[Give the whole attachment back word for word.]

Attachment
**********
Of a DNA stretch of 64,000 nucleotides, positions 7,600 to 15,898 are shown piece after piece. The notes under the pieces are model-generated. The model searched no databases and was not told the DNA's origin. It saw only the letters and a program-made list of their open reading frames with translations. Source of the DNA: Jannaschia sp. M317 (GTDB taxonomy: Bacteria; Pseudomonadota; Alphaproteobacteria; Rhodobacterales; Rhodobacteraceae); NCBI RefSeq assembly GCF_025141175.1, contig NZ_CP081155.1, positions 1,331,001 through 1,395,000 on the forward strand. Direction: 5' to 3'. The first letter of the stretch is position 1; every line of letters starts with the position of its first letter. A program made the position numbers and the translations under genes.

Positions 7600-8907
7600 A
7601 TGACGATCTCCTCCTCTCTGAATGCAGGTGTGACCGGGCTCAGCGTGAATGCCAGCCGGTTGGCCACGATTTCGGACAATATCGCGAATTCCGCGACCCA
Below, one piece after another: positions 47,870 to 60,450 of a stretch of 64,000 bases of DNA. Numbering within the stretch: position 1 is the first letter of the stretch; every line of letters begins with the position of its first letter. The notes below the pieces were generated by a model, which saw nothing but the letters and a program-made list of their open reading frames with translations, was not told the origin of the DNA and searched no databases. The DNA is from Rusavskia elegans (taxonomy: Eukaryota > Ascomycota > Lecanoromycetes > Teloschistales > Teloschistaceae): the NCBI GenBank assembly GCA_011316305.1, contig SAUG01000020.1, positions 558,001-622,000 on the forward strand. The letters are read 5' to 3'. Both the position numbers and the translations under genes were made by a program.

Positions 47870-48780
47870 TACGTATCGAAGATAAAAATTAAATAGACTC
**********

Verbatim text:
Of a DNA stretch of 64,000 nucleotides, positions 7,600 to 15,898 are shown piece after piece. The notes under the pieces are model-generated. The model searched no databases and was not told the DNA's origin. It saw only the letters and a program-made list of their open reading frames with translations. Source of the DNA: Jannaschia sp. M317 (GTDB taxonomy: Bacteria; Pseudomonadota; Alphaproteobacteria; Rhodobacterales; Rhodobacteraceae); NCBI RefSeq assembly GCF_025141175.1, contig NZ_CP081155.1, positions 1,331,001 through 1,395,000 on the forward strand. Direction: 5' to 3'. The first letter of the stretch is position 1; every line of letters starts with the position of its first letter. A program made the position numbers and the translations under genes.

Positions 7600-8907
7600 A
7601 TGACGATCTCCTCCTCTCTGAATGCAGGTGTGACCGGGCTCAGCGTGAATGCCAGCCGGTTGGCCACGATTTCGGACAATATCGCGAATTCCGCGACCCA
Below, one piece after another: positions 47,870 to 60,450 of a stretch of 64,000 bases of DNA. Numbering within the stretch: position 1 is the first letter of the stretch; every line of letters begins with the position of its first letter. The notes below the pieces were generated by a model, which saw nothing but the letters and a program-made list of their open reading frames with translations, was not told the origin of the DNA and searched no databases. The DNA is from Rusavskia elegans (taxonomy: Eukaryota > Ascomycota > Lecanoromycetes > Teloschistales > Teloschistaceae): the NCBI GenBank assembly GCA_011316305.1, contig SAUG01000020.1, positions 558,001-622,000 on the forward strand. The letters are read 5' to 3'. Both the position numbers and the translations under genes were made by a program.

Positions 47870-48780
47870 TACGTATCGAAGATAAAAATTAAATAGACTC